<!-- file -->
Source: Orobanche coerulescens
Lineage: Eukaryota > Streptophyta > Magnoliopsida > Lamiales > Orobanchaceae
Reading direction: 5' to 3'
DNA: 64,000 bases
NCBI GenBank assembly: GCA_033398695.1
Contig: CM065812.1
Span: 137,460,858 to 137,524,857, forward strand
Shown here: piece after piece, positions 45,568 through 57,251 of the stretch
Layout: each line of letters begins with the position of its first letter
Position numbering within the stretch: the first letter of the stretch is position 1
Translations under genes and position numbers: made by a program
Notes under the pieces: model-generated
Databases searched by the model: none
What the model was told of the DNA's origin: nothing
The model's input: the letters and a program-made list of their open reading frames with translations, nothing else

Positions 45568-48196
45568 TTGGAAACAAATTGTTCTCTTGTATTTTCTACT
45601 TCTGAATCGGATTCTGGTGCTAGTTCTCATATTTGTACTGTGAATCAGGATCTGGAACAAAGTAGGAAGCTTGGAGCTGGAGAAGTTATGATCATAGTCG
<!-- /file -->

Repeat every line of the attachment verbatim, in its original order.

Source: Orobanche coerulescens
Lineage: Eukaryota > Streptophyta > Magnoliopsida > Lamiales > Orobanchaceae
Reading direction: 5' to 3'
DNA: 64,000 bases
NCBI GenBank assembly: GCA_033398695.1
Contig: CM065812.1
Span: 137,460,858 to 137,524,857, forward strand
Shown here: piece after piece, positions 45,568 through 57,251 of the stretch
Layout: each line of letters begins with the position of its first letter
Position numbering within the stretch: the first letter of the stretch is position 1
Translations under genes and position numbers: made by a program
Notes under the pieces: model-generated
Databases searched by the model: none
What the model was told of the DNA's origin: nothing
The model's input: the letters and a program-made list of their open reading frames with translations, nothing else

Positions 45568-48196
45568 TTGGAAACAAATTGTTCTCTTGTATTTTCTACT
45601 TCTGAATCGGATTCTGGTGCTAGTTCTCATATTTGTACTGTGAATCAGGATCTGGAACAAAGTAGGAAGCTTGGAGCTGGAGAAGTTATGATCATAGTCG